By Nidal al-Mughrabi and Maytaal Angel
GAZA/JERUSALEM (Reuters) – Thousands of Palestinian civilians trudged in a forlorn procession out of the north of Gaza on Wednesday seeking refuge from Israeli air strikes and fierce ground fighting between Israeli troops and Hamas militants.
The exodus took place in a four-hour window of opportunity announced by Israel, which has told residents to evacuate the north encircled by its armoured forces or risk being trapped in the violence.
But the central and southern parts of the small, besieged Palestinian enclave also came under fire again as the war between its Islamist Hamas rulers and Israel entered its second month.
Palestinian health officials said an air strike that hit houses in the Nusseirat refugee camp killed 18 people on Wednesday morning. In Khan Younis, six people, including a young girl, were killed in an air strike.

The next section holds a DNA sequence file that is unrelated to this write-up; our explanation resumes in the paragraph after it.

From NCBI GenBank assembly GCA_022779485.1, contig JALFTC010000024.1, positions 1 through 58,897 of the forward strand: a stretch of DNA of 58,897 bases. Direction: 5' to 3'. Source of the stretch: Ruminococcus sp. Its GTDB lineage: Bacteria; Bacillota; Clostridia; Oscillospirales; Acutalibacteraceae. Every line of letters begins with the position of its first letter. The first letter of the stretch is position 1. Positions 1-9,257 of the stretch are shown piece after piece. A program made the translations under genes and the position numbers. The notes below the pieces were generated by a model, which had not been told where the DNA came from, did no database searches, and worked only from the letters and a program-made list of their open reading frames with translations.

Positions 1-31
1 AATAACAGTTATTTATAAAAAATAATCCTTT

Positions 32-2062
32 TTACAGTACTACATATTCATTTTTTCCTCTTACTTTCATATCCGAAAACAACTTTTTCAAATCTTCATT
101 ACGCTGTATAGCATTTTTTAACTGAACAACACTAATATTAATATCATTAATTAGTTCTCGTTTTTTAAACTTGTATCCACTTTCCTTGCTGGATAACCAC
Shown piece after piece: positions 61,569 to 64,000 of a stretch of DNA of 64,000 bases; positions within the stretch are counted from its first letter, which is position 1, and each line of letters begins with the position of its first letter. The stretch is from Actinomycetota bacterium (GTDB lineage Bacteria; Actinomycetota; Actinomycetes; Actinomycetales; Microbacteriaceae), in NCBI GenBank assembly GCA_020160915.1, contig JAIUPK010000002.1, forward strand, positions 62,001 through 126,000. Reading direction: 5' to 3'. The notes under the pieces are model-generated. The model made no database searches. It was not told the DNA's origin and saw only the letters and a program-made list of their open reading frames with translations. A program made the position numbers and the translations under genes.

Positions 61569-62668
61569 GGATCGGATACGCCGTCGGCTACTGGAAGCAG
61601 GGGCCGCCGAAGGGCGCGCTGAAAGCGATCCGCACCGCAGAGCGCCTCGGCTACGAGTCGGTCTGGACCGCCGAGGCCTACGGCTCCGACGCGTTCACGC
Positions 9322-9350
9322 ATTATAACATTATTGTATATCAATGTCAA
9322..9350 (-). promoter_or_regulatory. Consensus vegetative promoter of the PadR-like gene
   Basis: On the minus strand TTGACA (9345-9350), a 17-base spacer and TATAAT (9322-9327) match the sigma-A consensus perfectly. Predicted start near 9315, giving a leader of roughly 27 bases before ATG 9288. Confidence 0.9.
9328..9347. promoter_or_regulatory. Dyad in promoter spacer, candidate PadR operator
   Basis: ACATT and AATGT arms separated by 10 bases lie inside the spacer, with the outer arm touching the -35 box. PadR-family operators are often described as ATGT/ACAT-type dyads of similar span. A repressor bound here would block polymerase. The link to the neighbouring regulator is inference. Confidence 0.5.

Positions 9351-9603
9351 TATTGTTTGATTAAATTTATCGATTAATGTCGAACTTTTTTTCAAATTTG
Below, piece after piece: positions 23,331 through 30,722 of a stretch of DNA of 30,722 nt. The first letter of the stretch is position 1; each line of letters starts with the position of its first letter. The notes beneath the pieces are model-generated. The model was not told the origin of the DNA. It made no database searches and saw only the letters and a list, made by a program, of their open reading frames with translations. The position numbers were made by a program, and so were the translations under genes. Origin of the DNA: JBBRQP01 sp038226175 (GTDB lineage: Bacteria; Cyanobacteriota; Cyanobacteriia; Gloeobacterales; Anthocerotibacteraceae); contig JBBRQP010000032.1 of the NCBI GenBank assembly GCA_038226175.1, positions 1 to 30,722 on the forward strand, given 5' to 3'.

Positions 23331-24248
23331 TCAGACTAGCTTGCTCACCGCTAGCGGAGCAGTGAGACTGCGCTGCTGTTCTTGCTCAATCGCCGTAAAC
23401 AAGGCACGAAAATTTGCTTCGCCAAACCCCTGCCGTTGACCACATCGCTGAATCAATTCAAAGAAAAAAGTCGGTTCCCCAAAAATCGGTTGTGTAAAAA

“We were sitting in peace when all of a sudden an F16 air strike landed on a house and blew it up, the entire block, three houses next to each other,” said a witness, Mohammed Abu Daqa.
“Civilians, all of them civilians. An old woman, an old man and there are others still missing under the rubble.”
Gaza City, the Hamas militant group’s main stronghold in the territory, is now surrounded by Israeli forces. The military said troops have advanced to the heart of the densely-populated city while Hamas says its fighters have inflicted heavy losses.
Chief Israeli military spokesperson Rear Admiral Daniel Hagari said combat engineers were using explosive devices to destroy a Hamas tunnel network that stretches for hundreds of kilometres (miles) beneath Gaza.